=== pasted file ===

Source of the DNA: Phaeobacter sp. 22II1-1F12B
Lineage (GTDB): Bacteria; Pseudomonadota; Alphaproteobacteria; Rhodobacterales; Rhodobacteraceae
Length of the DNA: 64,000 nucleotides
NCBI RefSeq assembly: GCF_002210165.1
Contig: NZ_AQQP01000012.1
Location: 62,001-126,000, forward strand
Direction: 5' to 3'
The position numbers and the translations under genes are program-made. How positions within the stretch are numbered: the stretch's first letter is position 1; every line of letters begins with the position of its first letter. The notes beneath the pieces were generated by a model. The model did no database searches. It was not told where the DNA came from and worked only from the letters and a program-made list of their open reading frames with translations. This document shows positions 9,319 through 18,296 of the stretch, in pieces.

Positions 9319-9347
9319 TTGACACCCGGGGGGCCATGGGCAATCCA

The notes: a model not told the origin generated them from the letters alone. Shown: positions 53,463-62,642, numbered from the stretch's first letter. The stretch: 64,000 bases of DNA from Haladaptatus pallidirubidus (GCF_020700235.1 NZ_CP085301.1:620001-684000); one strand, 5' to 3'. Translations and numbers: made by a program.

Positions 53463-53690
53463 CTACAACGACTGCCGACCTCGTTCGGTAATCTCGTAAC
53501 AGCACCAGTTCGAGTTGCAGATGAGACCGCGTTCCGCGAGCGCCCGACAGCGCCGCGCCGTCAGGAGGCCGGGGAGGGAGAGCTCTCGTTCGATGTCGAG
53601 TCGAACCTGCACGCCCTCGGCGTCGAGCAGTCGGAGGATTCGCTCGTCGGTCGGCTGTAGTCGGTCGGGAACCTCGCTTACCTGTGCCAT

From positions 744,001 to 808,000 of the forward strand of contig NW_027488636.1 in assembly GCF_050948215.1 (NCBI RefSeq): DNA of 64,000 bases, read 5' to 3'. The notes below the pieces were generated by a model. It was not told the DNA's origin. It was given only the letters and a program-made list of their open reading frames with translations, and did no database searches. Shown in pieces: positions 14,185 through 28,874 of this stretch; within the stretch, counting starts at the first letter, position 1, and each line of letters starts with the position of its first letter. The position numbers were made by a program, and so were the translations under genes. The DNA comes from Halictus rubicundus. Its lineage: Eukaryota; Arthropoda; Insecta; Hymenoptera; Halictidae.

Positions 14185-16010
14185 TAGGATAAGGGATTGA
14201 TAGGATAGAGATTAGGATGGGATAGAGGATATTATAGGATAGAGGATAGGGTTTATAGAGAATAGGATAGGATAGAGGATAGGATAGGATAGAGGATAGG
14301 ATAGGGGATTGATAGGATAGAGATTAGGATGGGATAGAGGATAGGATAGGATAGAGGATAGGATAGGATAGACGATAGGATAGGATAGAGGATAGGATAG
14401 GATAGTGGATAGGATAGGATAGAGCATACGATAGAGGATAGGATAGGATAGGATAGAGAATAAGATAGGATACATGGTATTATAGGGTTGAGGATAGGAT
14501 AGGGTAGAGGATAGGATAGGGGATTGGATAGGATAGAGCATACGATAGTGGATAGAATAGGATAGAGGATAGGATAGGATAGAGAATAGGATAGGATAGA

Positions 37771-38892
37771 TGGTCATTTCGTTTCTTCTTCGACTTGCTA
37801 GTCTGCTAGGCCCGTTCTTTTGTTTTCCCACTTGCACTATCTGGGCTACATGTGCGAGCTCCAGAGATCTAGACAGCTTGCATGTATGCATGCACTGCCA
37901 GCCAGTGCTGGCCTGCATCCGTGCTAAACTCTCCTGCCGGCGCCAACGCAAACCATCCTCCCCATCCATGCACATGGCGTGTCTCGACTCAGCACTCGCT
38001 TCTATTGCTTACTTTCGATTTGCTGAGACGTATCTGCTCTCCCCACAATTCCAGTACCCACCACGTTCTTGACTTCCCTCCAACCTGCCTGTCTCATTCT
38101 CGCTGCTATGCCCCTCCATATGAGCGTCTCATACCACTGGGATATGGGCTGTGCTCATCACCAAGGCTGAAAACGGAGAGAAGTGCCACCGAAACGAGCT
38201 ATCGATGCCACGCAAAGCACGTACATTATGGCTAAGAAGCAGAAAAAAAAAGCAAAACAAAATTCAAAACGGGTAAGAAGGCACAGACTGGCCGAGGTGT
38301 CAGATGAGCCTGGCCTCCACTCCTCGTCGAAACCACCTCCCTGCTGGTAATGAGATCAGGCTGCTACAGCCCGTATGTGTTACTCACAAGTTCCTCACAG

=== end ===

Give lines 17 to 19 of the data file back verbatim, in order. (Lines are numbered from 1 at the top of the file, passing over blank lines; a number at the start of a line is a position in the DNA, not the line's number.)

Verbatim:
Positions 14185-16010
14185 TAGGATAAGGGATTGA
14201 TAGGATAGAGATTAGGATGGGATAGAGGATATTATAGGATAGAGGATAGGGTTTATAGAGAATAGGATAGGATAGAGGATAGGATAGGATAGAGGATAGG